- IRCC created, implemented, and expanded 10 different programs and initiatives related to GBA+.
- Permanent and non-permanent immigration accounted for over 80% of Canada’s population growth.
- About 58% of permanent residents admitted under the economic category.
- 30,087 refugee resettled, the highest number of any state worldwide.
The Annual Report to Parliament on Immigration provides the Minister of Immigration, Refugees and Citizenship with the opportunity to inform Parliament and Canadians of key highlights and related information on immigration to Canada. While this report on immigration and its tabling in Parliament is a requirement of the Immigration and Refugee Protection Act (IRPA), it also serves to offer key information on the successes that have been achieved in welcoming newcomers to Canada.
This report sets out information and statistical details regarding temporary resident volumes and permanent resident admissions. It also provides the planned number of upcoming permanent resident admissions. In addition, this report contextualizes the efforts undertaken with provinces and territories in our shared responsibility of immigration, highlights certain aspects of Francophone immigration and ends with an analysis of gender and diversity considerations in Canada’s approach to immigration.
While the 2020 Annual Report to Parliament on Immigration focuses on immigration results that were achieved in 2019, publication takes place in the following calendar year to allow Immigration, Refugees and Citizenship Canada (IRCC) the opportunity to obtain final information from the preceding calendar year.
About the data in this report
Data in this report that were derived from IRCC sources may differ from those reported in other publications; these differences reflect typical adjustments to IRCC’s administrative data files over time. As the data in this report are taken from a single point in time, it is expected that they will change slightly as additional information becomes available.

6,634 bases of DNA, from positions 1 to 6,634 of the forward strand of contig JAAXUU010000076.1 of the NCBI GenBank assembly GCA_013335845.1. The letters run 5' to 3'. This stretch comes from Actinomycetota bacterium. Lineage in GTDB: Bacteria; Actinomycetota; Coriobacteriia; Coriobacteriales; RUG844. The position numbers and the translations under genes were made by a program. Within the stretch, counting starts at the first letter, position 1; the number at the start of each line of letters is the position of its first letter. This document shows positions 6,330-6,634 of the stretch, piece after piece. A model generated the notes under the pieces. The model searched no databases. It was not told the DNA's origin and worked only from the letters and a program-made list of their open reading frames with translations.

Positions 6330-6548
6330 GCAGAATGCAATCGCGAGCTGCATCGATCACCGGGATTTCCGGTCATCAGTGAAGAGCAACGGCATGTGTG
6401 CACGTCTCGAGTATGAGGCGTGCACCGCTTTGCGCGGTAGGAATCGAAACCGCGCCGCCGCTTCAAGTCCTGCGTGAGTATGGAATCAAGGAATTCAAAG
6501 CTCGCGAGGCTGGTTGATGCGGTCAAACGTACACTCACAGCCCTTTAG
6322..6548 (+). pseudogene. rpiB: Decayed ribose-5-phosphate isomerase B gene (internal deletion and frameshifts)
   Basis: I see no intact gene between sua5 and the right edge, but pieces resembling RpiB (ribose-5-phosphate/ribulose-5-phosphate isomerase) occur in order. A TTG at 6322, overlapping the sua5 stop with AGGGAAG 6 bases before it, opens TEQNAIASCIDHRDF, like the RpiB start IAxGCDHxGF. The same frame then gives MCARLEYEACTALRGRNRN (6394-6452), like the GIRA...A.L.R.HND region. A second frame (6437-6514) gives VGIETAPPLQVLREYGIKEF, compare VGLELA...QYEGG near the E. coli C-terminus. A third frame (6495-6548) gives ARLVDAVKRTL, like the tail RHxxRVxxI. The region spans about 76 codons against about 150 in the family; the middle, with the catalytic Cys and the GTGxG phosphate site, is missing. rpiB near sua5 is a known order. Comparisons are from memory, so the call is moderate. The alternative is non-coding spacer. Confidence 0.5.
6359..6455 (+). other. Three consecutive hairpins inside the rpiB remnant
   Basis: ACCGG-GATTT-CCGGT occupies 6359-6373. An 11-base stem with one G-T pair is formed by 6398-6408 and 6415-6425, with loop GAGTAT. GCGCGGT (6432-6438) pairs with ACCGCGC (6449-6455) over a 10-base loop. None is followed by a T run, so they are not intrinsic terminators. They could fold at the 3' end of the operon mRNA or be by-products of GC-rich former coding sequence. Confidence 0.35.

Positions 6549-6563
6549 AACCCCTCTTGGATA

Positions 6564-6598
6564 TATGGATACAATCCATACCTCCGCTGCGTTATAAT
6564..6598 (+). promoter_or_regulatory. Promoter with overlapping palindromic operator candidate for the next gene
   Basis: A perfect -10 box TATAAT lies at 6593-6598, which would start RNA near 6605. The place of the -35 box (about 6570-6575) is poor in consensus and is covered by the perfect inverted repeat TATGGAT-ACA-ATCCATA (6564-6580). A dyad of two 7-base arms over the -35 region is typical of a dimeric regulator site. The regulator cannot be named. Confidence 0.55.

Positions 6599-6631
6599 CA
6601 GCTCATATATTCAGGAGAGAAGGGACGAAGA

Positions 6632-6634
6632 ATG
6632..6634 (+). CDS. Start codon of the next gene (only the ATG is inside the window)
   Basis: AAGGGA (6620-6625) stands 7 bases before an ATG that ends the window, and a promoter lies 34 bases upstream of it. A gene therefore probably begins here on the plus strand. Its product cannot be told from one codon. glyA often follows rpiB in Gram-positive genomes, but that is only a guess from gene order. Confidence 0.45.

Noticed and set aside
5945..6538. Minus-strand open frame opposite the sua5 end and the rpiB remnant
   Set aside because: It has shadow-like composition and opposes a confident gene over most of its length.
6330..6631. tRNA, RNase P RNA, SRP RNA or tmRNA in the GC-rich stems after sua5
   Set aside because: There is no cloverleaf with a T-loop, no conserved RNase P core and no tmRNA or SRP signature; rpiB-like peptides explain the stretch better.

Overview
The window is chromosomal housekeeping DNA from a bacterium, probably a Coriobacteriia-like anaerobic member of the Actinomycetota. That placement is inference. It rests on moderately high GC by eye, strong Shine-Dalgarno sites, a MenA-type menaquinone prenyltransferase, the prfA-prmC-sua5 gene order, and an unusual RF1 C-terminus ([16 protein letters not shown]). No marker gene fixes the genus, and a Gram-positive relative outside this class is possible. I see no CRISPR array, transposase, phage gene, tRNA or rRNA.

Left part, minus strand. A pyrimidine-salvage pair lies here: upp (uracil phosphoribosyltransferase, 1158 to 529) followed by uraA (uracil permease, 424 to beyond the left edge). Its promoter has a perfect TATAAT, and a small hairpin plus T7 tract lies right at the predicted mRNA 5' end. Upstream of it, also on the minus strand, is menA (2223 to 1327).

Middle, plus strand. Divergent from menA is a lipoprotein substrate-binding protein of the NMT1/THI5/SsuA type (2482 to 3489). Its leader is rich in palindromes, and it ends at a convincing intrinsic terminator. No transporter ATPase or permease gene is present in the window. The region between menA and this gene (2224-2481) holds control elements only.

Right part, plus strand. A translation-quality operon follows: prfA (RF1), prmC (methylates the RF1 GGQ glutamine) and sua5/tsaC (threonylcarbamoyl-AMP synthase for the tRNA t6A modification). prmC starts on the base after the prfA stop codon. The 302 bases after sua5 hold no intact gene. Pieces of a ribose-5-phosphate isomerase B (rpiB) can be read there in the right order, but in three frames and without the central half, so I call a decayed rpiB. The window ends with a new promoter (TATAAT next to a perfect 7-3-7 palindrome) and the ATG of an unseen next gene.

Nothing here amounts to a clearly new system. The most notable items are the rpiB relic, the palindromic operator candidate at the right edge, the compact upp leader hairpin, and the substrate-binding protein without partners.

Why immigration is important to Canada
For over a century, immigration has been a means to support population, economic, and cultural growth in Canada. Millions of eligible people from around the world have chosen to reside in Canada and make it their new home. Whether seeking better economic opportunities, reuniting with family members, or seeking protection as resettled refugees or other protected persons, newcomers to Canada have been a major source of ongoing growth and prosperity.
Along with those who migrate to Canada permanently, many individuals come to Canada to stay temporarily, whether as a visitor, international student or a temporary foreign worker. Regardless of their pathway into Canada, they all contribute in a meaningful way to Canada’s economy, support the success and growth of various industries, and contribute to Canada’s diversity and multiculturalism.
Immigration has helped to build the country that the world sees today – a diverse society with strong economic and social foundations, and with continued potential for further growth and prosperity.
Immigration supports Canada’s demographic and economic growth
Immigration will continue to be a key driver in advancing Canada’s economy, especially in the context of low birth rates and its vital role in growing the working age population, and it will remain so into the future. By the early 2030s, it is expected that Canada’s population growth will rely exclusively on immigration.Footnote 1 It is also important to note that many source countries for Canada’s immigration system face similar demographic challenges related to aging populations and lower birth rates.Footnote 2 As a result, Canada must be prepared to compete internationally for young, skilled and mobile workers.
Between 2017 and 2018, net immigration accounted for 80% of Canada’s population increase, with the remaining 20% accounted for through natural increase.Footnote 3 Canada's population growth between 2018 and 2019, at 1.4%, was the highest rate of growth among G7 nations.Footnote 4 This increase (over 531,000 people) was overwhelmingly driven (82%) by the arrival of immigrants and non-permanent residents.Footnote 5
Text version: Immigrants and newcomers contribute to economic growth
Immigrants and temporary foreign workers fill gaps in Canada’s labour force and help employers respond to vacancies in various sectors.Footnote 6
Approximately 1 in 4 workers (26%) in Canada are immigrants.Footnote 7
As of 2016, there were 600,000 self-employed immigrants employing over 260,000 Canadians.
In a 2018 survey, 9% of small business owners reported hiring temporary foreign workers to address job vacancies in the prior 12-month period.Footnote 8